Further, sleep disorders and insomnia still largely remain a clinical diagnosis based on the subjective complaints of patients. The most commonly used tools for the evaluation of associated depression and anxiety are Hamilton Depression Rating Scale and Hamilton Anxiety Rating Scale.

Careful assessment be made by taking proper history not to establish clinical diagnosis of insomnia or sleep disorder but also to have an assessment regarding common comorbid condition. An accurate and detailed history from the patient, patient's partner, or family member combined with a sleep questionnaire can help in eliciting critical information. Most sleep-related complaints fall into three categories: insomnia, excessive sleepiness, or abnormal behaviors during sleep. First, the chief complaint is to be carefully evaluated like when symptom(s) started, any particular pattern of symptoms since onset, and other contributing factors (medical, environmental, occupational, psychological/stress, lifestyle choices) that may have predisposed to or precipitated the illness. Assess the impact of the sleep complaint on patient's life, and inquire about his or her meal and sleep schedules, sleep hygiene, restless legs sensation, snoring, witnessing of any apneic episodes, sweating, coughing, gasping/choking/snoring, dryness of the mouth, bruxism, excessive movements during sleep, periodic limb movements, any abnormal behaviors during sleep, daytime sleepiness, presence of cataplexy, sleep paralysis, and hypnagogic or hypnapompic hallucinations. Then, evaluate about the caffeine intake, alcohol and nicotine use, as well as use of illicit drugs. Review the pertinent medical/surgical/psychiatric history and past treatments, and their efficacy or lack thereof. Carefully evaluate if there is any family history of sleep disorders (snoring, OSAS, narcolepsy, RLS). Laboratory tests rarely performed to assess and therefore treat sleep disorders include the polysomnogram (PSG), multiple sleep latency test, maintenance of wakefulness test, actigraphy, video-PSG, and electroencephalography (EEG), including 24-h ambulatory EEG.

PSG is a complete, nocturnal, laboratory-based monitoring, which simultaneously records numerous variables during sleep. It includes various modalities such as electrocardiogram, sleep staging (EEG), electro-oculogram, submental electromyogram (EMG), nasal or oral airflow, respiratory efforts, oximetry, anterior tibialis EMG, and position monitoring. Depending upon the clinical diagnosis, additional parameters may be added: transcutaneous CO2 monitoring or end-tidal gas analysis; extremity muscle activity; motor activity movement; extended video-EEG; penile tumescence; esophageal pressure; gastroesophageal reflux; snoring; and continuous blood pressure recording.[24]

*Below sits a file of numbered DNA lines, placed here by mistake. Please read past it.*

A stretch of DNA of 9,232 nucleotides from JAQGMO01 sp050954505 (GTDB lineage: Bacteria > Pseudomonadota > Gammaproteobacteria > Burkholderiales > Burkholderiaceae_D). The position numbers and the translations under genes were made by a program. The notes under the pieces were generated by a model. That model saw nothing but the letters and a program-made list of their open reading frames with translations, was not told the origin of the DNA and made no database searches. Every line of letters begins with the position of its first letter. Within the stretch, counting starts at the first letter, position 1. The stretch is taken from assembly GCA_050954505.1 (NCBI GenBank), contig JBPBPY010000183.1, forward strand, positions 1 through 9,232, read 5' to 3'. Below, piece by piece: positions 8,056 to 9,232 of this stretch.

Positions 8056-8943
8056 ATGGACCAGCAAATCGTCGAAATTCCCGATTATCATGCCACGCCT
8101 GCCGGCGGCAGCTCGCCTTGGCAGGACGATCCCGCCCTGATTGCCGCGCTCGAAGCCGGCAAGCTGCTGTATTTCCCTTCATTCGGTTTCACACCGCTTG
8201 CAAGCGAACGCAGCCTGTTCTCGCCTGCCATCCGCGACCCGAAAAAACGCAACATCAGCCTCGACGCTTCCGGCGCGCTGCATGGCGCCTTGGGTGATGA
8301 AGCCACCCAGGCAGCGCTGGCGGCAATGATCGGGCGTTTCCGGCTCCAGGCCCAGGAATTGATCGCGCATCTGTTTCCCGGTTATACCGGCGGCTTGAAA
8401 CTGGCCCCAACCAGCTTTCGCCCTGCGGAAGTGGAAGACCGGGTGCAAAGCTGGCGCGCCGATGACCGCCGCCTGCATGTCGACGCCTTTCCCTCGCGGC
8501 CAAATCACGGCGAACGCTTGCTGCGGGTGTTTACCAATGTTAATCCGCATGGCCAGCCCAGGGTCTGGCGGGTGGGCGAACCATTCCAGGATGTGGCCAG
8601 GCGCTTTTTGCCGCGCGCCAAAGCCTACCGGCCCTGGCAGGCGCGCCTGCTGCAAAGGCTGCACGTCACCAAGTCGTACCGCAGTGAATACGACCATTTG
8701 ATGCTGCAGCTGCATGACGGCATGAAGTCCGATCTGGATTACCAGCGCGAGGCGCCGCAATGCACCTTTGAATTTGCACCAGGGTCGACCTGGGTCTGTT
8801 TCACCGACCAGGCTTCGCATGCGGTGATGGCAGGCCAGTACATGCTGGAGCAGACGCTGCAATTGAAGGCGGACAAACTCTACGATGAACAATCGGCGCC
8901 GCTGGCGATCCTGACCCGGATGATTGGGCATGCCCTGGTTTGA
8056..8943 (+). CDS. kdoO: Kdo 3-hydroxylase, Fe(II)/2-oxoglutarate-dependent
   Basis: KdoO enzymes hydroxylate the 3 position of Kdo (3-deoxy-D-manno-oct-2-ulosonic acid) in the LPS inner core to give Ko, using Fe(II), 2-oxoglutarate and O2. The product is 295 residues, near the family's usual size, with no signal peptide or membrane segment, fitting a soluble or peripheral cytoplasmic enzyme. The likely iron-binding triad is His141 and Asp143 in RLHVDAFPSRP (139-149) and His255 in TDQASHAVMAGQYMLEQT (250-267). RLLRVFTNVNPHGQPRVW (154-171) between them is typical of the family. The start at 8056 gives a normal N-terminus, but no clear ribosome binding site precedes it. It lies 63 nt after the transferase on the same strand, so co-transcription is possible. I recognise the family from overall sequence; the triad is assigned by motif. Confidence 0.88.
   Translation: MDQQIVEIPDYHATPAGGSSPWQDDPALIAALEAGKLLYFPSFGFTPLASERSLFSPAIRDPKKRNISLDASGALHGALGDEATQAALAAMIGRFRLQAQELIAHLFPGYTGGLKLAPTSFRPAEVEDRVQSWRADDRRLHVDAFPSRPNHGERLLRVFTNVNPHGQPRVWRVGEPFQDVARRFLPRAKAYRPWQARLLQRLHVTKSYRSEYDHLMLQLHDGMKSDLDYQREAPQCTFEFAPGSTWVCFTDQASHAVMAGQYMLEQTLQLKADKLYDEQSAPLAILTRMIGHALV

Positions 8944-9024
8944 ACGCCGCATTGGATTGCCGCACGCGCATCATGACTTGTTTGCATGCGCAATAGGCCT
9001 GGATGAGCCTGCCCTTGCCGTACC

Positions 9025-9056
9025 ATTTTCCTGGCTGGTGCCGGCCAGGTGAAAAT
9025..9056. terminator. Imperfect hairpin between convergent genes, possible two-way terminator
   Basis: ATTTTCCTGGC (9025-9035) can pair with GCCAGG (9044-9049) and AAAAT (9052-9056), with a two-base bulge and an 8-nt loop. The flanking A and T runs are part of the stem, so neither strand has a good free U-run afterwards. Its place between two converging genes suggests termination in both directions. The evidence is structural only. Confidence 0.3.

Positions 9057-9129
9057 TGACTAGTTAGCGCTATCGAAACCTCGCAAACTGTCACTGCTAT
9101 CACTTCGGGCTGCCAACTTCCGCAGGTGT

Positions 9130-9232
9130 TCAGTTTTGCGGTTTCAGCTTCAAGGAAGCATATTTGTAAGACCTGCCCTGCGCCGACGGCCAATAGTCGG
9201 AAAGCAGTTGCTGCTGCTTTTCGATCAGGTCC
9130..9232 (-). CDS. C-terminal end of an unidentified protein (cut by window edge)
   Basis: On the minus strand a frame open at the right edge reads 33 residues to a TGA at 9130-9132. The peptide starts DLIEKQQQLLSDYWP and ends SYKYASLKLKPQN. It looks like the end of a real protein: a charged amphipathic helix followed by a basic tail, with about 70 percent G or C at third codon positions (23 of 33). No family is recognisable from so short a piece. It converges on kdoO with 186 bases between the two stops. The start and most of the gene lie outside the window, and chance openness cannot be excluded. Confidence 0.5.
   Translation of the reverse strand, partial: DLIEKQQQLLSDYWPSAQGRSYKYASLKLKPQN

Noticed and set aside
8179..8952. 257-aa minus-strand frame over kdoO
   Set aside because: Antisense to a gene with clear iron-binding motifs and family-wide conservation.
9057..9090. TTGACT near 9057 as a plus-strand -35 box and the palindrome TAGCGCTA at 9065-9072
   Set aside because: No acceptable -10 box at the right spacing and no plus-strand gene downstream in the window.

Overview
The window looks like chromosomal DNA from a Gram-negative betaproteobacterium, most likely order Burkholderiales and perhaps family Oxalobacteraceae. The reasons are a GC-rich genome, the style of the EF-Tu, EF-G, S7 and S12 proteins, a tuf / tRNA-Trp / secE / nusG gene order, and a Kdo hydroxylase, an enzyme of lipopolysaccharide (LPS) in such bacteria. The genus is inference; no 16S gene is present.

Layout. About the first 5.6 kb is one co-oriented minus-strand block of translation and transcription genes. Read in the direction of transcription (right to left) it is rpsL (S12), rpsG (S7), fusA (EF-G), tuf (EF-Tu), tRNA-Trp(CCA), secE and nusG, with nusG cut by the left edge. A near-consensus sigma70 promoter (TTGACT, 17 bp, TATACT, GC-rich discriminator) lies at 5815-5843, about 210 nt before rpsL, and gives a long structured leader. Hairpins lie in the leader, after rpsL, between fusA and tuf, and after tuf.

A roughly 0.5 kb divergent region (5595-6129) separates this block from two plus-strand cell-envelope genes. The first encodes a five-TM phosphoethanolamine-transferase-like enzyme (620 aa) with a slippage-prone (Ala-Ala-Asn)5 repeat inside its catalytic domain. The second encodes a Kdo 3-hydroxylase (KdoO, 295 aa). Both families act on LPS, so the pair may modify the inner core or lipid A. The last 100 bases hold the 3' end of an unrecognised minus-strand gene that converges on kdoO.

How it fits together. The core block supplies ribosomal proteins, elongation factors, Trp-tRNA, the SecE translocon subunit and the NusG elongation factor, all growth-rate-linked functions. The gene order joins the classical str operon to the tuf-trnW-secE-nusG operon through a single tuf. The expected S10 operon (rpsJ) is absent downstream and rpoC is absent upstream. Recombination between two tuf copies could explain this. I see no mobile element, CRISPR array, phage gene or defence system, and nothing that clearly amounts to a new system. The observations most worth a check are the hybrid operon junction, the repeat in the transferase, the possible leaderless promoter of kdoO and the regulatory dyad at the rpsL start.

Management Top


Benzodiazepine hypnotics and the newer agents zolpidem, zopiclone, and zaleplon are preferred over barbiturates. Benzodiazepine compounds with a shorter half-life are favored in patients with sleep-onset insomnia. These compounds are considered appropriate for the elderly population because of a decreased risk of accidental falls and respiratory depression.

Benzodiazepines which have longer half-lives are favored for patients who have significant daytime anxiety and who might be able to tolerate the next-day sedation but would otherwise be impaired further by rebound daytime anxiety. These benzodiazepines also are appropriate for patients receiving treatment for major depressive episodes because the short-acting agents can worsen early-morning awakening. However, longer-acting benzodiazepines can be associated with next-day cognitive impairment or delayed daytime cognitive impairment (after 2 to 4 weeks of treatment) as a result of drug accumulation with repeated administration.

Still Benzodiazepines remain the mainstay of the treatment in majority of the sleep disorders including chronic insomnia. Treatment of associated anxiety, depression, or pscychosis is important and sedatives being used as adjunct and be discontinued gradually after 3 to 6 months is the main line of treatment. However, risk of tolerance and abuse is maximum among chronic insomniacs. A slowly eliminated drug is preferable because of the rebound insomnia and withdrawal symptoms associated with such drugs.

Fort the management of short-term insomnia, lowest effective dose of Benzodiazepines, 30 minute before sleep after three night acceptable sleep, skip few doses and then use 2 to 4 time a week not more than 3 weeks is the treatment strategy recommended these days.

Similarly, for the transient insomnia, use of low dose Benzodiazepines, with short duration of action for 2 to 3 nights preferably newer non-BZD hypnotics has increased due to their rapid onset of action, minimal next-day impairment, and absence of cumulation or minimum possibility of rebound insomnia on stopping.[18]

However, it is also to understand that sedative and hypnotic are absolute safe in elderly. Clinician should always try to look for other associated factors like anxiety depression, dementia, loneliness, and loss of family support while treating sleep disorders. Smaller than usual dose of short acting BDZ, e.g., Oxazepam are to be preferred. If BDZ not tolerated, then use of non-Benzodiazepines like Zolpidem and Zoleplon are recommended.